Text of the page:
A publication of the Kentucky Center for Public Service Journalism

Vested in Work Zone Safety Day participants reflect on lost lives to encourage lifesaving change

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Against the backdrop of a seven-foot wall displaying 1,400 names from across the country, transportation leaders, surviving family members and law enforcement officials gathered to pay tribute to fallen road crew workers at a Vested in Work Zone Safety event at the Kentucky Transportation Cabinet (KYTC).

KYTC State Highway Engineer Patty Dunaway places roses in vase honoring the unnamed victims of work zone fatalities.

Hosted by the KYTC, in collaboration with the Kentucky Association of Highway Contractors (KAHC), the event featured the traveling National Work Zone Memorial Wall and communicated a unified message: travel through work zones as though lives – perhaps even your own – depend on it.

“This year we have already had one fatality in an active work zone, and that is one too many,” said Dr. Noelle Hunter, executive director of the Kentucky Office of Highway Safety. “We all speak with one voice in expressing our concern for the need to focus more attention on what we can do to reduce the number of preventable highway tragedies in work zones. Every driver can take simple steps to reverse this trend.”

Last year in Kentucky alone, 675 work zone crashes were responsible for 10 fatalities and 143 injured victims. According to the Federal Highway Administration (FHWA), in work zones across the nation, one person dies every 13 hours and one person is injured every 13 minutes.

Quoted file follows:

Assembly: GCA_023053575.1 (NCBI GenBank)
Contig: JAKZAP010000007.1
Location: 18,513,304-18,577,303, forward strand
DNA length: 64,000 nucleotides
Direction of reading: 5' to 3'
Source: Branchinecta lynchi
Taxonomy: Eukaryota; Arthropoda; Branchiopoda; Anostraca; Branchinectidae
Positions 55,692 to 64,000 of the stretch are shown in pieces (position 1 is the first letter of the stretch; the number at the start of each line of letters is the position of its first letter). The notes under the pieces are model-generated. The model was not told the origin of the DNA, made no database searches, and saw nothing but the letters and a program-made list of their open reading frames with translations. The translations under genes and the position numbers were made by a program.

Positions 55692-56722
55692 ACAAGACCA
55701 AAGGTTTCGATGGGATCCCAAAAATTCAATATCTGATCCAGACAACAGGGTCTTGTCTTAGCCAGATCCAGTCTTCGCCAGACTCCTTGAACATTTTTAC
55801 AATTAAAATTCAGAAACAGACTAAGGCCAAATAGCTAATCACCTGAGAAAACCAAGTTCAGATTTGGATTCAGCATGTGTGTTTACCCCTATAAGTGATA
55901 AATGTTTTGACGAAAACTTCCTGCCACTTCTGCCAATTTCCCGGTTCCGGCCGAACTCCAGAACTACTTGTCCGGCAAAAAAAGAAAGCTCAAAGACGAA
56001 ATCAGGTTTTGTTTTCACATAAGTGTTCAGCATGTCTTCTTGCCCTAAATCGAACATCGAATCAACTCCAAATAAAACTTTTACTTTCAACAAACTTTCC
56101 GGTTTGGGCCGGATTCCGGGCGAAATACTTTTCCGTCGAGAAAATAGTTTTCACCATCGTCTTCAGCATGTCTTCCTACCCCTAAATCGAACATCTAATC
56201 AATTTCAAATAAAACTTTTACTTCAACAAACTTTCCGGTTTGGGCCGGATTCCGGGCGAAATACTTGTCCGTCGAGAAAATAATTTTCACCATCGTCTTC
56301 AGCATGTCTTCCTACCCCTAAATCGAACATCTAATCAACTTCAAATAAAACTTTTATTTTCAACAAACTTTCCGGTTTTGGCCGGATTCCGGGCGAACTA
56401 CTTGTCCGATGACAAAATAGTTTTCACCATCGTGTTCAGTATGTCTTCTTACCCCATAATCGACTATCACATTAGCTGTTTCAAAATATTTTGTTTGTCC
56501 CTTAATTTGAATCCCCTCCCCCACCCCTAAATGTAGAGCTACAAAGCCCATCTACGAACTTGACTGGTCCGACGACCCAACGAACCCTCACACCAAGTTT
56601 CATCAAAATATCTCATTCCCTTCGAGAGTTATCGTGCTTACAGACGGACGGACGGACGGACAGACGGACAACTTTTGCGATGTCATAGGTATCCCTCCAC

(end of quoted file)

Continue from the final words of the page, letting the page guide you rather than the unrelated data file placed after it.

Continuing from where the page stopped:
“On January 14, 2014, our family changed forever,” said Tonya Ashby, accompanied by nine of her family members. “It is my driven passion to make others aware of work zone safety. The Ashby family and I have the utmost respect for those working in all work zone areas and pray that you never have to experience the loss that we have experienced. Work zone safety is everyone’s responsibility.”

“We need to go beyond today in honoring the lives of those on the memorial here. I can think of no better way than to continue with a relentless focus on improving work zone safety. I want you to know it’s a personal commitment of mine and a commitment of this Cabinet,” said KYTC Sec. Greg Thomas.

“We want to ensure that our highway crews work in a safe environment while providing safe and reliable roads for the people of Kentucky,” said Chad LaRue, KAHC executive director. “It is the hope of all of us to eventually have a year where zero names are added to the wall.”

KYTC Secretary Greg Thomas commences the event.

Sponsored by the George B. Stone Company, of Sharpsburg, the National Work Zone Memorial Wall will be available for viewing at the KYTC central office in Frankfort through Thursday and will be moved to the Sharpsburg Community Center for display on Friday and Saturday. The memorial travels to communities cross-country, year-round to raise public awareness of the need to respect and stay safe in America’s roadway work zones.

Currently, the wall contains approximately 1,400 names of people, including 14 Kentuckians, who have lost their lives in highway work zones. The wall includes the names of workers, motorists, law enforcement officers, public safety officials, children and pedestrians. The names do not represent all work zone fatalities in Kentucky or across the nation. Names for inclusion on the wall can be submitted by individuals and state agencies through a form accessible here.


Event photographs can be viewed on KYTC’s Vested in Work Zone Safety Day Facebook album.

Commonwealth of Kentucky Transportation Cabinet

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